Omer Arbel: Particles for the Built World
See sculptural and home building experiments in fabric-formed concrete.
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Experimentation drives Omer Arbel’s art and design practice. He manipulates basic materials by applying heat, force, pressure, electricity, or movement to achieve surprising results.
Particles for the Built World focuses on Arbel’s experiments with concrete over the past five years. What if we poured concrete into fabric forms rather than plywood boxes or tube columns used in most building construction? The astonishing results are on display in this exhibit. “My intention is to develop a way of working with concrete that acknowledges its liquid nature and yields expressive form,” he says. “These new methods could have significant practical and sculptural ramifications to the construction industry.”
The exhibit begins with the material research phase of Arbel’s process, showing a large fabric-cast concrete object spliced into nine 14 inch wide sections. The cuts are a way of allowing the viewer’s imagination (and his own) to understand the amorphous shapes resulting from the technique of fabric forming, as if with x-ray vision.
From there, visitors can see how the fabric forming technique applies to a South Surrey home currently under construction. Designed by Arbel and named 75.9, the house features fabric-formed concrete pillars in the shape of inverted trumpets, ranging from 14 to 30 feet tall. The columns are slender at their base and open up into large rectangular tops that become the roof of the house. Root balls of transplanted mature trees fill in the large voids of the trumpet shapes.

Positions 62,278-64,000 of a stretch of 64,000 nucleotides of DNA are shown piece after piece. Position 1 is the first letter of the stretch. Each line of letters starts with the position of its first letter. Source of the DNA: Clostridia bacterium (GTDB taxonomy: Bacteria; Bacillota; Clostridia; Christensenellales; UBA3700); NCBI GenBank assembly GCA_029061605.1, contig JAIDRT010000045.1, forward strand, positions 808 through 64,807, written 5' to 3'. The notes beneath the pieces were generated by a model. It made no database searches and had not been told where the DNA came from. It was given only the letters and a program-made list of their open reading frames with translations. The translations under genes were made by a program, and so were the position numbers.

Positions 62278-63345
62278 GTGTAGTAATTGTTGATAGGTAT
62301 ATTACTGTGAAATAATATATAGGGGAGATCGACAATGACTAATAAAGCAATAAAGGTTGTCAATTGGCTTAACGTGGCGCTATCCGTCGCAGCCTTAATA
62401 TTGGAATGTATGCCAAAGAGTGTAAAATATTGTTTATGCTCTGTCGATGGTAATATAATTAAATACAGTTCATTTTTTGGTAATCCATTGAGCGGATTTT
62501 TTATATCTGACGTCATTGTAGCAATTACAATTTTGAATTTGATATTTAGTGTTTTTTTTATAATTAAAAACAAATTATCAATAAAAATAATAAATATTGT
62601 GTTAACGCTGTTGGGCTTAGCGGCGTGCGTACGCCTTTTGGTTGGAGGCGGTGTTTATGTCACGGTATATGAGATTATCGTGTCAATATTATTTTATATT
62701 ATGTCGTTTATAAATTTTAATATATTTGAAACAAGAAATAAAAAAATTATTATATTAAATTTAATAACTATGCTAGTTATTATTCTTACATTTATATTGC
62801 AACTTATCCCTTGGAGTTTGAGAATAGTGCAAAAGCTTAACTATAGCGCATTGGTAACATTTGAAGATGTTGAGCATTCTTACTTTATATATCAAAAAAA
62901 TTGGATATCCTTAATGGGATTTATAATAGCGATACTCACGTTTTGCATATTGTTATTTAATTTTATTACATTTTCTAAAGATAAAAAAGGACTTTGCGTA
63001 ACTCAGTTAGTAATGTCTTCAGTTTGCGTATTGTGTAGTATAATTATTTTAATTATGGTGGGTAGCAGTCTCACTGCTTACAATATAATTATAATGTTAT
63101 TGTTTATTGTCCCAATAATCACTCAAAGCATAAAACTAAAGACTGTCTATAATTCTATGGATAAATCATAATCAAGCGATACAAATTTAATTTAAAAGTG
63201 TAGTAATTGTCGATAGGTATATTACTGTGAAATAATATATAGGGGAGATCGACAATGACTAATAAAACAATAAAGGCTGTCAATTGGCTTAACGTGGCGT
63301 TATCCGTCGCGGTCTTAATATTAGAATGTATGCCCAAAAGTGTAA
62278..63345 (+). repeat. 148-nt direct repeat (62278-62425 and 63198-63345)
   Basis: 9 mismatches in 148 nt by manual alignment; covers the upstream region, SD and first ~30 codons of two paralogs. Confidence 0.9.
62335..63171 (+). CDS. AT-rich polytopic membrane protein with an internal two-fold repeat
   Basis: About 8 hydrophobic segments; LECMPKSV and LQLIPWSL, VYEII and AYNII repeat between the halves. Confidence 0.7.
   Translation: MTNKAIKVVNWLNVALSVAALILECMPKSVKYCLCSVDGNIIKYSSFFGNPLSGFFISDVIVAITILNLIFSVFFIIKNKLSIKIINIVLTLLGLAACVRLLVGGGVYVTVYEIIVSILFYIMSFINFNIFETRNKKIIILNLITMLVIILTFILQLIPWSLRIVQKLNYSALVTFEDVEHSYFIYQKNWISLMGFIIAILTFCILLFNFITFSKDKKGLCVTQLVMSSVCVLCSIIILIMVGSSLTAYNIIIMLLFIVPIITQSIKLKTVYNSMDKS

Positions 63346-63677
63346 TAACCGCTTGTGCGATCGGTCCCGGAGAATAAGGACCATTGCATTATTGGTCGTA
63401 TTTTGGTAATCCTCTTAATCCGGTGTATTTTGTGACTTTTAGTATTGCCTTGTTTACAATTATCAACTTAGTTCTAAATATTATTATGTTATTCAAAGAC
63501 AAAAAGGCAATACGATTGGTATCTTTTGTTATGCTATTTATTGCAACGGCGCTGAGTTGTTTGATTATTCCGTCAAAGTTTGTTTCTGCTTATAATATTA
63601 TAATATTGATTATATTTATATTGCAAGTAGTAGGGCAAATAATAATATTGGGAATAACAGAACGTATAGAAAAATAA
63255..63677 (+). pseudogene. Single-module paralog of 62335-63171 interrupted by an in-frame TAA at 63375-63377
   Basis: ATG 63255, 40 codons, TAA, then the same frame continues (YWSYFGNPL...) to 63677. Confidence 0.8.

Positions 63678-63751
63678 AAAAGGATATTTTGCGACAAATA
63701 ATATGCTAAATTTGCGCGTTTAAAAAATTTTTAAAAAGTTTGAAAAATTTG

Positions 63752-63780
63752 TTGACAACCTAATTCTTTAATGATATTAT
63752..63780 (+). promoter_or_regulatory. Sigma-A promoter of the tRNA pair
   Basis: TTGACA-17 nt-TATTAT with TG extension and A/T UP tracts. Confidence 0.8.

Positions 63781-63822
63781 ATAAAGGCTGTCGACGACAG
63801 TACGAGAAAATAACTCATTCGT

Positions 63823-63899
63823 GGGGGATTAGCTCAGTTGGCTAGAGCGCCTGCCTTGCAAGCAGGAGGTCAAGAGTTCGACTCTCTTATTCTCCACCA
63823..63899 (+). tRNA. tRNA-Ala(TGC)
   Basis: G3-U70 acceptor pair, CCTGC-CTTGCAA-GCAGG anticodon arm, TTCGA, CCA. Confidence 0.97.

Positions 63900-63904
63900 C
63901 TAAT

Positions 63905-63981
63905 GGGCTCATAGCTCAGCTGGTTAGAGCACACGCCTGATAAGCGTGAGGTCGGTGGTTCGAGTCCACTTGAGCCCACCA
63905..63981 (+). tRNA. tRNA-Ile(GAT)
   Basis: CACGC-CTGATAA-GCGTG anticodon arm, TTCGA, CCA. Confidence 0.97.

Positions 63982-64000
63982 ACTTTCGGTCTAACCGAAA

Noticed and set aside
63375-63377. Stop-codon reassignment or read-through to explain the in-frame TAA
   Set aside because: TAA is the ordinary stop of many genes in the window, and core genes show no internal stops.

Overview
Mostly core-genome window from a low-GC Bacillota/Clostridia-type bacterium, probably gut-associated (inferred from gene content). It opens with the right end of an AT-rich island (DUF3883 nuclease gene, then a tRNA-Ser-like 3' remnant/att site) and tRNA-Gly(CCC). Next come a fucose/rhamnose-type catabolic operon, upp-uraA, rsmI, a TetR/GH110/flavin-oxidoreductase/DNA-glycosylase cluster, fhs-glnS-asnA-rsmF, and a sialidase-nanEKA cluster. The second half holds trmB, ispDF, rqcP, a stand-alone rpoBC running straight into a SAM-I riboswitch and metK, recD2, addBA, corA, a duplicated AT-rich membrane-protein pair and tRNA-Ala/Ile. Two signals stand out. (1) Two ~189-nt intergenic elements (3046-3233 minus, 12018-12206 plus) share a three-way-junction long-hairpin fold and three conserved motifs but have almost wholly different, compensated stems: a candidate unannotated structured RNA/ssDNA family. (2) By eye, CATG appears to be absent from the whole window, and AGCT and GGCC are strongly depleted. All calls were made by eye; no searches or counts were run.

In addition to the sculptural installation, visitors will see a multi-channel projected film, architectural models, plans, photographs, and sectional collages. These objects, images, and sculptures reimagine domestic and urban life outside the flat rectilinear visual language of so much modern design.
Closed Mondays and holidays
About the Artist
Based between Vancouver and Berlin, Omer Arbel cultivates a fluid position between the fields of building, sculpture, invention, and design. Focal themes of his work include investigation of intrinsic mechanical, physical, and chemical qualities of materials and exploration of light as a medium. Arbel’s work has been exhibited at the Victoria and Albert Museum, the Barbican Centre, Vancouver Art Gallery, Mallett Antiques, and Monte Clark Gallery, among others.